But even this has its failures, since if a symbol which is not used in any dependency is deleted, that is still a breaking change which we cannot automatically upgrade across.

Superior as it is, even something like this is ultimately futile. We as programmers are awful about tracking what constitutes a breaking change compared to what constitutes an invisible bugfix. “releases” are often large, often incorperating multiple changes. Unless a strict discipline of single changes and small commits is enforced reviewing the change history may be difficult. Forgetting that you refactored a single symbol or changed a signature is an easy mistake to make, and one which is absolutely fatal to the semantics of something like semver or reidver.

If we back up and consider this from a set theoretic standpoint, really we can freely upgrade across versions so long as the reached subset of the used artifact(s) hasn’t changed. That is, for every artifact upon which we depend we can consider the subset of the public API defined in that artifact which are reached by any other artifact. So long as none of these sets experience negative changes between versions, we can feely upgrade. If a deletion occurs, then in the general case there is nothing we can do and the programmer(s) must take action. Really what we want is not even this “reidver” thing, but rather some set theoretic or transactional view of the contents of an artifact from which we can make exactly this decision about whether two artifacts do commute.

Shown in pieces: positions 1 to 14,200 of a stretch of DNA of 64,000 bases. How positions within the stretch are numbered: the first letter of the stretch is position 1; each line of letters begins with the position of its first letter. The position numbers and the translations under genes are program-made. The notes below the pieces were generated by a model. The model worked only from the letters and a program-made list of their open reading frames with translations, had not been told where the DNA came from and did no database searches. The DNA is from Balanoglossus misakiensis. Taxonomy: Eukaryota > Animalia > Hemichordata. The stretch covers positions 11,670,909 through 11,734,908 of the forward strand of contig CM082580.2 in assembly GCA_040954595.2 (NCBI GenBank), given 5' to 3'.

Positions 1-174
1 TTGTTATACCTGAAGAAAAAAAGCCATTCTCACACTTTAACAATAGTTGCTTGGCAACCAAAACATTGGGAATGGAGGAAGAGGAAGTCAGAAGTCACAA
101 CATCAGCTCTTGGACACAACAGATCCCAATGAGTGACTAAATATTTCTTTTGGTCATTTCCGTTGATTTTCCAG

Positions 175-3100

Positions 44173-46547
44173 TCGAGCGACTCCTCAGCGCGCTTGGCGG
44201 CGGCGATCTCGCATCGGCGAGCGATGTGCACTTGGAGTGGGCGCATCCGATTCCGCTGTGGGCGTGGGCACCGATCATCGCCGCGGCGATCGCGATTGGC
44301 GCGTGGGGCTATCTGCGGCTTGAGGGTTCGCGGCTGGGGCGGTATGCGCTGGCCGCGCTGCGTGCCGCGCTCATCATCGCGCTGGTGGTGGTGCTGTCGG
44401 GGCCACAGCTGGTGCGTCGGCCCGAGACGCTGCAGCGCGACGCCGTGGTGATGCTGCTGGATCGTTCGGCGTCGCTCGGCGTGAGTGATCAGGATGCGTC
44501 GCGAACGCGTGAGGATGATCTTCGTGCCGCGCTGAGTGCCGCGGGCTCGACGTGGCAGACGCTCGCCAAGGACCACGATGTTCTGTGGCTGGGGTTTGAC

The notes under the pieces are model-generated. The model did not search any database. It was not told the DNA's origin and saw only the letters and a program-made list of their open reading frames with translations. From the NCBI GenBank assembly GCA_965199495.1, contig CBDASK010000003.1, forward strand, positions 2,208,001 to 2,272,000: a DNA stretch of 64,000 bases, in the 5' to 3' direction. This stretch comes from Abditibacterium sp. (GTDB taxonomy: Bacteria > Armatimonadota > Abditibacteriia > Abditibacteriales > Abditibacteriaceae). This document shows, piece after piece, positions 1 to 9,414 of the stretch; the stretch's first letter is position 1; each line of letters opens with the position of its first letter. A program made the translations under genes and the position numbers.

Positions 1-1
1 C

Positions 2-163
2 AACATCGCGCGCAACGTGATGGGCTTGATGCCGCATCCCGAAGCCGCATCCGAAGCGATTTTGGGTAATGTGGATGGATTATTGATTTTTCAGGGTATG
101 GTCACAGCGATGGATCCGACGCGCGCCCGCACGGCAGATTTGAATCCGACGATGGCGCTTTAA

Language support for something like this is essential, as programmers simply canot be trusted to maintain the requisite semantics. The version system can never be allowed to lie. Otherwise all hell breaks loose and we’re back in our current tarpit with with dependencies which cannot be updated or worse nonrepeatable builds.

Given that, this could actually work. It solves all the above issues with resolving replacements, and also makes forking easier since it exposes to the dependency resolution engine that one artifact is derived from another. The version comparision system, representing what is classically the whole change history of the artifact clearly encodes that the fork is a superset of the base version. It just requires a very different view of verisoning than that currently in practice and language participation in the versioning scheme. Something like a Datomic code loading server & VM.

Disclaimer: This is not a novel idea. I rediscovered this with some hints from Chas Emeric who got there first. I just wrote the essay.